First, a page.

Creativity and technology converge in unique dance collaboration

Creativity and technology converge with stunning results in a unique collaboration between two of the nation’s leading arts schools: Canada’s National Ballet School (NBS) and York University’s School of the Arts, Media, Performance & Design (AMPD).

Upon invitation from Kevin MacLeod, manager of Digital Media and Learning Technologies at NBS, AMPD Professors Don Sinclair, chair of the Department of Computational Arts, and Doug Van Nort, Canada Research Chair in Digital Performance, teamed up with NBS choreographer and Assemblée Internationale 2017 Co-Director Shaun Amyot to create ORIGIN8, an interactive dance work premiering in Toronto May 5 & 6.

NBS students rehearse “ORIGIN8”, a dance created by choreographer Shaun Amyot in collaboration with AMPD professors Don Sinclair and Doug Van Nort, which integrates sensor technology to generate sound and visuals through the performers’ movements.

In ORIGIN8, each of the performers wears a Myo band, a wireless sensor technology developed by Waterloo-based Thalmic Labs, that measures the movements and speed of the human body in motion. Using customized machine-learning software integrating a custom-made sound-performance interface and 3D graphics generator created by the AMPD artist-researchers, data captured from the dancers’ movements generates dramatic, kinetic image projections and an ever-changing musical soundscape.

“Working with Canada’s National Ballet School has been an extremely rewarding and highly collaborative experience,” said Sinclair. “Shaun [Amyot] and Kevin [MacLeod] have been very supportive of our process of exploration, which involves new technology being used in innovative, experimental ways.  I’m so excited to see our work being realized in this production.”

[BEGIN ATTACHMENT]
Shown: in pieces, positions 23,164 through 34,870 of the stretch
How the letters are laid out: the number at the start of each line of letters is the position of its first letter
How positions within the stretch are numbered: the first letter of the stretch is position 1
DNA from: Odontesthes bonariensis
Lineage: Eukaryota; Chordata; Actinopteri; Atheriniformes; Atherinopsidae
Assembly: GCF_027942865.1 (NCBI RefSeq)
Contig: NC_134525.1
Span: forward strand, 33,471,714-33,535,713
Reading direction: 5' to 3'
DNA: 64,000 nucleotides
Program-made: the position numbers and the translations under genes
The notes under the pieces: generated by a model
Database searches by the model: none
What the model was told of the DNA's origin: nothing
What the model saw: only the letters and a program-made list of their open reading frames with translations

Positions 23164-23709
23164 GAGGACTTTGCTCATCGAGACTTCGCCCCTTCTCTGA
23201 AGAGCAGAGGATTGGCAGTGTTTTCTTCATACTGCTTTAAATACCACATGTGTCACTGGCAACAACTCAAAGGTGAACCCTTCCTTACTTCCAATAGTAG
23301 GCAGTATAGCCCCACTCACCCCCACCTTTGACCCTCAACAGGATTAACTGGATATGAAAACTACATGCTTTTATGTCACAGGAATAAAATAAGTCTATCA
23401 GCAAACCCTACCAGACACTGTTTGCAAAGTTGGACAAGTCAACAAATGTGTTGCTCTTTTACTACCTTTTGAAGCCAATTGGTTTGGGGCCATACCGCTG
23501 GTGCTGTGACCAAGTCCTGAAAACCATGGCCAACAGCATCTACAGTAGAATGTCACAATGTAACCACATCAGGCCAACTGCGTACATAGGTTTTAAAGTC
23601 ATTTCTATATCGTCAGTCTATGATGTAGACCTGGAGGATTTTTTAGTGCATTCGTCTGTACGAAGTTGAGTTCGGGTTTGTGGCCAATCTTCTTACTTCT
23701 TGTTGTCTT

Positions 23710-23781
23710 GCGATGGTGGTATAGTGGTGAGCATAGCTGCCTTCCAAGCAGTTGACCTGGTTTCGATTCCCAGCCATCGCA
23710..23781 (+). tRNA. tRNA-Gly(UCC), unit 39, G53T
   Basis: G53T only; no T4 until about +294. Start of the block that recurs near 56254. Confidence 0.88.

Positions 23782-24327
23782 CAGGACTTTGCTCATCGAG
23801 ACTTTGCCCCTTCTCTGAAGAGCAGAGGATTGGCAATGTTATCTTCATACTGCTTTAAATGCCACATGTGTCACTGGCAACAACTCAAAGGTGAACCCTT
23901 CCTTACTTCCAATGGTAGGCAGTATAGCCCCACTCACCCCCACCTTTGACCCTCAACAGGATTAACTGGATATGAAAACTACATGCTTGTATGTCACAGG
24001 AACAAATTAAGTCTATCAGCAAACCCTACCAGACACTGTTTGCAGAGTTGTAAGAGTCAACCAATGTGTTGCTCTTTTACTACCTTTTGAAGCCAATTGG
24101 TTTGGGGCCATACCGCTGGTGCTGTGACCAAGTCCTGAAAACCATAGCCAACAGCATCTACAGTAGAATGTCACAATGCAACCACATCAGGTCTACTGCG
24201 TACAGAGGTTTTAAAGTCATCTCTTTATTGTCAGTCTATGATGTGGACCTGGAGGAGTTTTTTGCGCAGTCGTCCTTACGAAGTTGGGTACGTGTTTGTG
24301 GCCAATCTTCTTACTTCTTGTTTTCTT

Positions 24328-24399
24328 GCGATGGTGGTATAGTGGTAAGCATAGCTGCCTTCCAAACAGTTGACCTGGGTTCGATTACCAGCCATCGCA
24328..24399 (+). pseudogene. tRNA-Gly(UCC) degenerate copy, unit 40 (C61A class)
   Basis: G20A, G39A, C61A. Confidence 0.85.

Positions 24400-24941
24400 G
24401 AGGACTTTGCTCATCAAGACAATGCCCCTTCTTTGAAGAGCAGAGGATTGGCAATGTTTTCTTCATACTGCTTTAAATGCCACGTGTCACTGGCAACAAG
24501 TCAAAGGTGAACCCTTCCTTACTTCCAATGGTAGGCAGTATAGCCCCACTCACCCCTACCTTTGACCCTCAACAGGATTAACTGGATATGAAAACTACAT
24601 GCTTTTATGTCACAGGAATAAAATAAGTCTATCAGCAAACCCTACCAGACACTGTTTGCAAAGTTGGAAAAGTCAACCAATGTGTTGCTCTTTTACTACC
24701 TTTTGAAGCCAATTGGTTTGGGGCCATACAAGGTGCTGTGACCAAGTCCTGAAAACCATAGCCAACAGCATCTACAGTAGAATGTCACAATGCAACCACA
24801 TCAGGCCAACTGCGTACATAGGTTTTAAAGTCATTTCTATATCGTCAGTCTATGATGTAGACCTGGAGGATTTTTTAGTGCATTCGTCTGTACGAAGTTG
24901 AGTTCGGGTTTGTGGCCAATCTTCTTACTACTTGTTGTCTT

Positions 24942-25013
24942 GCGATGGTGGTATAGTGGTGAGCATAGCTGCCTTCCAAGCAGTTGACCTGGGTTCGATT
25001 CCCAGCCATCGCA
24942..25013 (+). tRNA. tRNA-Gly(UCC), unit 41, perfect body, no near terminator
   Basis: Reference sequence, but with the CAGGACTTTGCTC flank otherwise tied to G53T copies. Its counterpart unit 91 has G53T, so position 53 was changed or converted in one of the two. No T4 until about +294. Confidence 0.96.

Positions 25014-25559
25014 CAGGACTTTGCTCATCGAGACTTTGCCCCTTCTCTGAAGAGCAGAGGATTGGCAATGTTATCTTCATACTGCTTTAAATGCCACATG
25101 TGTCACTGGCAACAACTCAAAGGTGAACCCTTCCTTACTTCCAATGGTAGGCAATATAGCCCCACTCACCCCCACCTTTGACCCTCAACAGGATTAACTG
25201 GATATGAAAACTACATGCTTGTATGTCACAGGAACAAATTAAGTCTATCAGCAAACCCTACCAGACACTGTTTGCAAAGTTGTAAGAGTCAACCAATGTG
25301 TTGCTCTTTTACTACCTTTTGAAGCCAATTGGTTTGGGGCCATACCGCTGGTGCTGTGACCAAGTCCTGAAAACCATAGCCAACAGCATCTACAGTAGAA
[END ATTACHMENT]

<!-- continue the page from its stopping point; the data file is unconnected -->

ORIGIN8 will be featured in a showcase performance that is the culmination of the Assemblée Internationale 2017 (AI 17) – a week-long festival hosted by NBS that brings together students and artistic staff from 21 professional ballet schools around the world. One student from each school has been chosen to participate in ORIGIN8, making it a truly international production.

The project has also been an exceptional experiential learning opportunity for several York students. The software and media used in ORIGIN8 were developed by Sinclair and Van Nort with the assistance of three AMPD students who are members of the DisPerSion Lab at York. The lab, founded and directed by Van Nort, is dedicated to research-creation projects focusing on instrumental and gestural expression, embodied perception, time consciousness and performative agency.

Ian Jarvis, a PhD candidate in Theatre & Performance Studies and Van Nort’s graduate assistant, created a software tool to capture and play back multiple streams of sensor data. Fourth-year Computational Arts student and research assistant Rory Hoy helped implement the software to transmit the data from the bank of seven computers collecting data from the Myo sensors to the media-generating computers in the control booth.

Kieran Maraj, who has just completed his second year of studies in York’s Digital Media program and is also a research assistant in the DisPerSion Lab, was hired to help set up and run the tech for ORIGIN8.  “It’s been a pleasure to work with my professors and the team at Canada’s National Ballet School to bring this performance together,” he said. “The merging of sound, visuals and movement has been an exciting opportunity to apply the knowledge I’ve gained in my classes to a real-world performative context. “

Van Nort echoed Maraj’s and Sinclair’s appreciation of the collegial experience and creative scope of the initiative.  “I very much value the collaborative process that brought us here, including the student members of my lab who have contributed such robust customized software tools to help develop ORIGIN8”, he said. “While I’ve done interactive music composition for dance pieces before, it’s never been on a scale as large as this: using machine learning to sense movements from 21 dancers. And considering those dancers arrived from 11 different countries just one week before the performance, the project presented both an interesting research challenge and a rich context for artistic expression. It’s been amazing to see it come together.”

ORIGIN8 will be presented as the finale of a mixed program of works by NBS alumni choreographers at the Betty Oliphant Theatre on Friday, May 5 at 7:30pm and reprised Sat. May 6 at 1:30pm. The show is sold out, but the performances will be live-streamed. To watch the production online, go to the livestream feed on the NBS website.

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